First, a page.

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Slavery – Does the Bible Condone Slavery?

 

 

Question 1

 

Is the god of the Old Testament, the same god, as the god of the New Testament?

 

Reply 1

 

Yes.

 

Question 2

 

Why would a benevolent god tell you it is ok to beat your slave just severely enough that they die after three days? Exodus 21.

 

Reply 2

 

Which Verse in Exodus 21, please? Please quote it exactly thank you.

 

Question 3

 

Exodus 21:20–21

20 “When a man strikes his slave, male or female, with a rod and the slave dies under his hand, he shall be avenged. 21 But if the slave survives a day or two, he is not to be avenged, for the slave is his money.

 

Reply 3

 

Verse 20 says that if the slave dies as a result of the beating, the slave-owner is punished accordingly.

 

Verse 21 states that if the slave recovers from his injury after a day or two (implying that the injury is not severe), the slave-owner is not punished.

 

Recover after a day or two means the slave is able to work at full function meaning that “no” severe injury is present. No one recovers from severe beating and works at full function after a day or two.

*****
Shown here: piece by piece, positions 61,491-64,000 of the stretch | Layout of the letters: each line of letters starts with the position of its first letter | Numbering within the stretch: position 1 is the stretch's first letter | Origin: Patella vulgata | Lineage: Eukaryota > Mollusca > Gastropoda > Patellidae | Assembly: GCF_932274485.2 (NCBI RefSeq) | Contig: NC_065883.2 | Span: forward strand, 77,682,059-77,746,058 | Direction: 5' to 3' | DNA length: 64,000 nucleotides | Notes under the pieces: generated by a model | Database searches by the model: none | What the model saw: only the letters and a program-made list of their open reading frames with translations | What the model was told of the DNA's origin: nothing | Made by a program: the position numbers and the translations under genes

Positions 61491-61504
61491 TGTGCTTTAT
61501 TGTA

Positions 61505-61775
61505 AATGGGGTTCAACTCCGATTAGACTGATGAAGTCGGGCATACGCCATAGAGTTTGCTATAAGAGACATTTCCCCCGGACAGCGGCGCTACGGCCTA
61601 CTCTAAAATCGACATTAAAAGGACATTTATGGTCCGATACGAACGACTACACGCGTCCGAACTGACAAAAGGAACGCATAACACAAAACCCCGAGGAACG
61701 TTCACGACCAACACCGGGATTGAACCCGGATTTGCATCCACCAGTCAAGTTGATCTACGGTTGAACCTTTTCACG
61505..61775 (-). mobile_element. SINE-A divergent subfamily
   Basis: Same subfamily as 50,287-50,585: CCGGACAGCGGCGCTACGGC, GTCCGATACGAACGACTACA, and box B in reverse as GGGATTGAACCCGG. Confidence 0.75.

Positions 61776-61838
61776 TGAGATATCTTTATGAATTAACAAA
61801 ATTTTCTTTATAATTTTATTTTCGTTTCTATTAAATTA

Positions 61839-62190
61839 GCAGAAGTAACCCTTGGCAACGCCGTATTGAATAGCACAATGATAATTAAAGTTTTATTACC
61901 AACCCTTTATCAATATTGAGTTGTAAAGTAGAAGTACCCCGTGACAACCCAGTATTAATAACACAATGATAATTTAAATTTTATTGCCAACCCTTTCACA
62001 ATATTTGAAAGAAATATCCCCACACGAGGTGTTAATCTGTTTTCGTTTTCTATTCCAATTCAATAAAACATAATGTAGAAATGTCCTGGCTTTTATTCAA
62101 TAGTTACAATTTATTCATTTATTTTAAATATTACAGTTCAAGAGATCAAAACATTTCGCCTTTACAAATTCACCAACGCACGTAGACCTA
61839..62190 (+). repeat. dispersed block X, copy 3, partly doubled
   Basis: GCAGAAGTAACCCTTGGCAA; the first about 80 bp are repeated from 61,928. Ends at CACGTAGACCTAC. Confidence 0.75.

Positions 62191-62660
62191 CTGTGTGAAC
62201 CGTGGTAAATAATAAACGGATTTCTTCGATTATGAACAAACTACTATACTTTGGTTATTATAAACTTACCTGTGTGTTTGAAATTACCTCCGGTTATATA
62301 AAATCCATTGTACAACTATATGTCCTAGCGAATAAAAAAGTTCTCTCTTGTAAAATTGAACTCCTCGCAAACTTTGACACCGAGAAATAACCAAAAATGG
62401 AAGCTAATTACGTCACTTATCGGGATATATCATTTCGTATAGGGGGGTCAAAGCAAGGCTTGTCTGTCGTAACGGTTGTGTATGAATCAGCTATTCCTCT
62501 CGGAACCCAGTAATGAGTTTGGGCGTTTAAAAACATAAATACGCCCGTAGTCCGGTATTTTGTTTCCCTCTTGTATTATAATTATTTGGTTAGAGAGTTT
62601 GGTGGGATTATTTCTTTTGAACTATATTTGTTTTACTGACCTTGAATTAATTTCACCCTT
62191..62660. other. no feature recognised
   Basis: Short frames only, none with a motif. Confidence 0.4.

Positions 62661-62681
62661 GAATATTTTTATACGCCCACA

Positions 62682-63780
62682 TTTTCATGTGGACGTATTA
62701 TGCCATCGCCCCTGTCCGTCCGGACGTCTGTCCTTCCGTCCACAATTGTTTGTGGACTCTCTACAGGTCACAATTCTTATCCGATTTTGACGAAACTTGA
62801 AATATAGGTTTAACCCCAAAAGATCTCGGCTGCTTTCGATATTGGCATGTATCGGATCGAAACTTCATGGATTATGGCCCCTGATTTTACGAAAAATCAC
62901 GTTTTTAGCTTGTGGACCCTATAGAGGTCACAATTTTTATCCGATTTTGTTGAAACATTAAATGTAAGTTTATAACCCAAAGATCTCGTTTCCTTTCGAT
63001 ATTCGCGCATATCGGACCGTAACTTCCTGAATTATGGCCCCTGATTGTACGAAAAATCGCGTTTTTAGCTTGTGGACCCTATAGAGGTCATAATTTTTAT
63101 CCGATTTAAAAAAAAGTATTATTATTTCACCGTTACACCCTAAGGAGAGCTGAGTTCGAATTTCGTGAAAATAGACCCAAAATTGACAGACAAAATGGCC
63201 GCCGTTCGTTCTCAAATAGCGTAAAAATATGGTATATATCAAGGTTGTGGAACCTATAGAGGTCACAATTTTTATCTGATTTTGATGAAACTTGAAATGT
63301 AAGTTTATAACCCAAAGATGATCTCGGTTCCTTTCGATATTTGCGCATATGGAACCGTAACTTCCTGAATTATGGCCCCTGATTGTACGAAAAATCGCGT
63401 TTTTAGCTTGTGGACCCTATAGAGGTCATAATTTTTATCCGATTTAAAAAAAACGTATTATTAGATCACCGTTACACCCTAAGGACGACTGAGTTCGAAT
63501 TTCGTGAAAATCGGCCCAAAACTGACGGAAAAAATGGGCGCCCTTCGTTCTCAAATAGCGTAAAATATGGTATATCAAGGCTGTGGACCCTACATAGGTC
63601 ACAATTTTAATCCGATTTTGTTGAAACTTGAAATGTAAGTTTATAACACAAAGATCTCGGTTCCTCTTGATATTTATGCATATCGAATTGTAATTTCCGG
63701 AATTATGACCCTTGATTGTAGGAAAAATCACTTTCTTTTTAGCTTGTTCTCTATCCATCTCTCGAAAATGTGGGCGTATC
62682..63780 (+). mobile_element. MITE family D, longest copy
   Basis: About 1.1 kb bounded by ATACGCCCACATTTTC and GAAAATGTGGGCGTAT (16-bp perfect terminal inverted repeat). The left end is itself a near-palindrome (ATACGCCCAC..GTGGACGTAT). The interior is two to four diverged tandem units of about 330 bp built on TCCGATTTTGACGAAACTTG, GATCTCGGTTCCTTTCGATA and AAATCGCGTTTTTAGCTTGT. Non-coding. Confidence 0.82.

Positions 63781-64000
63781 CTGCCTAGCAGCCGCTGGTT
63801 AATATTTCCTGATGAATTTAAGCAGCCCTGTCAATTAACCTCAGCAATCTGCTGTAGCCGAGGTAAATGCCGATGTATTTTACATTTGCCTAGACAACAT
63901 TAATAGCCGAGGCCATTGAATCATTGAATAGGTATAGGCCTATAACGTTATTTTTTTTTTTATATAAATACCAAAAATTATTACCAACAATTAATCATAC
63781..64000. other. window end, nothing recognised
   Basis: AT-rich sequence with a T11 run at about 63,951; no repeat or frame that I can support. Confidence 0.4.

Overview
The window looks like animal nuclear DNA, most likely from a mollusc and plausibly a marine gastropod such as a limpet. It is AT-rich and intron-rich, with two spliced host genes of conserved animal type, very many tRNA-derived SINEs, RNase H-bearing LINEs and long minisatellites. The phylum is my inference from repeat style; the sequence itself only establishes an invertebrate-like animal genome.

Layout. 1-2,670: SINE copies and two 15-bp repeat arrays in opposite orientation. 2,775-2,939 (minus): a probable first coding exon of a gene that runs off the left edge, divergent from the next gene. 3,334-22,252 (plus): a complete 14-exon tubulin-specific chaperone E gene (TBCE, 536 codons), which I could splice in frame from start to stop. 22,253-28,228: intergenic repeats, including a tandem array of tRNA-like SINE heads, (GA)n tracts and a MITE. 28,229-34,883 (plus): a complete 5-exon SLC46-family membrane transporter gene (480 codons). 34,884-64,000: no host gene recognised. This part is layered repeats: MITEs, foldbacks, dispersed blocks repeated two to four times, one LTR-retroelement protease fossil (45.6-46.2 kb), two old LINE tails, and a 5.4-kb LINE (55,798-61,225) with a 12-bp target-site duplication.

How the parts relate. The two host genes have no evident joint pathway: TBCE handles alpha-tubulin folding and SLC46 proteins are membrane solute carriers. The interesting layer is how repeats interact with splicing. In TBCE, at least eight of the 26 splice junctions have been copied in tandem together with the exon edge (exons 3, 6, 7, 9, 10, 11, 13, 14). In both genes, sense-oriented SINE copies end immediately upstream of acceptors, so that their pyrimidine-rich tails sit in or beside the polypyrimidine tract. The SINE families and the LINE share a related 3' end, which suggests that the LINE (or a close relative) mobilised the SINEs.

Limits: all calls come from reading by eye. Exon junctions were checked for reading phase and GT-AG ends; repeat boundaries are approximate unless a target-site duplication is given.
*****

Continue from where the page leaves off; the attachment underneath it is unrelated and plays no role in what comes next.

Question 4

 

Do you think it is a benevolent act to tell someone it is ok to beat their slave?

 

Reply 4

 

Yes if the slave did not do as commanded for nothing else can be done if the slave-refuses his task.

 

The Version I use is NASB and KJV.

 

The abuse of Law by some slave-owners can be a problem that’s why Verses 20 – 21 were given to protect the slave too during punishment.

 

“If a man strikes his male or female slave with a rod and he dies at his hand, he shall be punished. 21“If, however, he survives a day or two, no vengeance shall be taken; for he is his property.” (Exodus 21: 20 – 21, NASB)

 

There is no beating if the slave does his work only during disobedience .

 

Question 5

 

Do you think it is a benevolent act to beat your slave? Do you think it is a benevolent act to own a slave?

 

Reply 5

 

Yes.